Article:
The Joplin Globe, Joplin, MO

Globe Life

March 28, 2008

Book review: Bourdain has ‘No Reservations’ when it comes to travel book

‘No Reservations: Around the World on an Empty Stomach’

By Anthony Bourdain

I’ve long admired Anthony Bourdain. Sure, he smokes way too much, he drinks to excess, and he swears constantly. But he is who he is, and he doesn’t apologize for it. And who he is, is ever-evolving.

He first found success as a respected chef in New York City. Then came fame as a writer; his first best-seller, “Kitchen Confidential,” provided a hilarious, shocking and sometimes stomach-turning insider’s view of the restaurant business. These days, he’s known for his wildly entertaining Travel Channel show, “No Reservations.”

Bourdain’s latest literary offering, “No Reservations: Around the World on an Empty Stomach,” isn’t a companion book to the series in the traditional sense. Rather, in a very personal way, it revisits the places that left the strongest impressions — good and bad — on him.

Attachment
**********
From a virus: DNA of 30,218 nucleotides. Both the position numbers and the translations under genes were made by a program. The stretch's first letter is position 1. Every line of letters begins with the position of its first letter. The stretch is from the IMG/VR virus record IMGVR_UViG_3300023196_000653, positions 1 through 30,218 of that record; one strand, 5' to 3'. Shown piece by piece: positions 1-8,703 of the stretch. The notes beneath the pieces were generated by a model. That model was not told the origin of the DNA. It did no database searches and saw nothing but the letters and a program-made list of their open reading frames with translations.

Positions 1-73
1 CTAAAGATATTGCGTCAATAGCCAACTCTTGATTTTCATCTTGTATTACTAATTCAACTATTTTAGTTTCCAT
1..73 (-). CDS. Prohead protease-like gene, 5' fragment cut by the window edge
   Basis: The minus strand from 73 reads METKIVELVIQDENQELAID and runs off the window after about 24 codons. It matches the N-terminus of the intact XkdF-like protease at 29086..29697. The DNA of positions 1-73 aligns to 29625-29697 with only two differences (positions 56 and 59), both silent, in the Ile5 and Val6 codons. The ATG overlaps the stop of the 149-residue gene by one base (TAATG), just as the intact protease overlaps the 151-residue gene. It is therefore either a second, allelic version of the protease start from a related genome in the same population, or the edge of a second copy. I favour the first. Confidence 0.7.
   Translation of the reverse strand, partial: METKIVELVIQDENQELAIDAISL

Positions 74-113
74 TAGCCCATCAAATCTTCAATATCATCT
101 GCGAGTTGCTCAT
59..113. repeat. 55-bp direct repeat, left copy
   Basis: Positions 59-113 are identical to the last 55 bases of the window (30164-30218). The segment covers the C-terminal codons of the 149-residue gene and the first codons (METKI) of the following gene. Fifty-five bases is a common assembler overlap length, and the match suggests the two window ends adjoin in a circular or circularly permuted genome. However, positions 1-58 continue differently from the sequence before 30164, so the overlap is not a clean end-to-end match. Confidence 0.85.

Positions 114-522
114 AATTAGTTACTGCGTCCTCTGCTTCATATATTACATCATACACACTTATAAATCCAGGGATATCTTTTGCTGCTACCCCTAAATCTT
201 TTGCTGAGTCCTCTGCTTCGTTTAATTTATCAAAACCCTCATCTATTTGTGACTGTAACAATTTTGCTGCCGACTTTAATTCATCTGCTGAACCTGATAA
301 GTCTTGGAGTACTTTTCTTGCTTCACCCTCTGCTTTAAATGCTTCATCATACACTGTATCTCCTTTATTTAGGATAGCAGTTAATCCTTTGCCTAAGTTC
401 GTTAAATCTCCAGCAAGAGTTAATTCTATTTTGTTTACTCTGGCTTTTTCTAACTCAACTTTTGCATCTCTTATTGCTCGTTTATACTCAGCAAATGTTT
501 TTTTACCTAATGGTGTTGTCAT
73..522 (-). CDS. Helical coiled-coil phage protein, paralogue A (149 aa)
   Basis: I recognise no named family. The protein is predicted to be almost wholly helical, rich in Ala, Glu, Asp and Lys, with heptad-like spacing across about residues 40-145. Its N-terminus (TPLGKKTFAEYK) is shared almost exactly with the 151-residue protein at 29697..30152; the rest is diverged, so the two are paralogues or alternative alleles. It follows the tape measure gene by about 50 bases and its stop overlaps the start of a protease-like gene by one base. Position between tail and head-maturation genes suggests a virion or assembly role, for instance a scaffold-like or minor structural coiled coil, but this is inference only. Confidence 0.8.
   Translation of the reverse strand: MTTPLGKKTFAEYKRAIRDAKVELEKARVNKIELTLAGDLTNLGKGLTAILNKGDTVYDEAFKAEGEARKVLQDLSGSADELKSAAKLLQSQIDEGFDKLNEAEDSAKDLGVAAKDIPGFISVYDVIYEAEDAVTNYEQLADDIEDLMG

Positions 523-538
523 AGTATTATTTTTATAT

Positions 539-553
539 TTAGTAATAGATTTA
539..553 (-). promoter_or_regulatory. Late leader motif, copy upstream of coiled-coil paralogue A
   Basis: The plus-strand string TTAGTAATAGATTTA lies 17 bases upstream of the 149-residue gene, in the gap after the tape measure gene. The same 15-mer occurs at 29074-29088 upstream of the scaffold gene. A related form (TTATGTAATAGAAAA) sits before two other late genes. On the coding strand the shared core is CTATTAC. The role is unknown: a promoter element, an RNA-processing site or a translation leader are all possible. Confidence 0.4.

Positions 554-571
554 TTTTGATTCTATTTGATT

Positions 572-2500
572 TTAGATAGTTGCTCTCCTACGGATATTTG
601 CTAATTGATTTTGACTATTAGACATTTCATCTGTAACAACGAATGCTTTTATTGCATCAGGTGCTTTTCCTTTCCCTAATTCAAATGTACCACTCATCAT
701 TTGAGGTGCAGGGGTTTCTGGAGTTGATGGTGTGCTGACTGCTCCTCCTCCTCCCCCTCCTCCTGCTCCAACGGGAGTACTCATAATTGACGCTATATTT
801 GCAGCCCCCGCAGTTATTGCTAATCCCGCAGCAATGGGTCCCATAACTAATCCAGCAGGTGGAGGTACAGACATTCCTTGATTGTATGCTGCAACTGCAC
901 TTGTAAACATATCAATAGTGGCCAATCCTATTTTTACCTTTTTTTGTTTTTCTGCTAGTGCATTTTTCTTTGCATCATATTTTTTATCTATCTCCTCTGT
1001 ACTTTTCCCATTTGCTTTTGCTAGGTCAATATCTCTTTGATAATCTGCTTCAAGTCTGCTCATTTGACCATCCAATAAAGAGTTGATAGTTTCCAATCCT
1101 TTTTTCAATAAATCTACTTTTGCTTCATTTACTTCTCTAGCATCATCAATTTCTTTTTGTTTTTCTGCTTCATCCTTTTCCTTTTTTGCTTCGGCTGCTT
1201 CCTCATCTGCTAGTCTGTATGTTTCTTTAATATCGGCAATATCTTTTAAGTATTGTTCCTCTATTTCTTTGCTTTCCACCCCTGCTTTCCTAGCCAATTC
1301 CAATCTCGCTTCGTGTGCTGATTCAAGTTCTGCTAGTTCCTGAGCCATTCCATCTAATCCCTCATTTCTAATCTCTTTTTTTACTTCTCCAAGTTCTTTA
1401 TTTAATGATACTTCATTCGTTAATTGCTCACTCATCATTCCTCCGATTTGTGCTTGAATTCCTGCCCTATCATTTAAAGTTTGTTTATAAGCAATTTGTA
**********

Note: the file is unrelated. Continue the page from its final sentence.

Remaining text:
As with any good travel book, the pictures are plentiful and beautiful. However, they aren’t lifted from video footage. Instead, they’re behind-the-scenes photos taken by everyone on the “No Reservations” crew.

Although the photographs could speak for themselves, Bourdain introduces each section, detailing what he and his crew experienced in places ranging from Uzbekistan to Cleveland. He’s a skilled, observant writer. He looks beyond the clichés that litter so many travel books and aims to impart what a country and its people, food and culture are truly like. He can be as snarky as he is empathetic, sometimes in the same paragraph.

The captions are where it’s at, though. There Bourdain cuts loose and really speaks his mind. He’s not above getting in a dig at his former employer, the Food Network, either: “Traditional Icelandic holiday treats. Testicle terrine — marinated in lactic acid. Blood sausage — marinated in lactic acid. Rotten shark. Marinated in lactic acid. The smell alone could drop a charging rhino (or Rachael Ray) in its tracks from fifty yards.”

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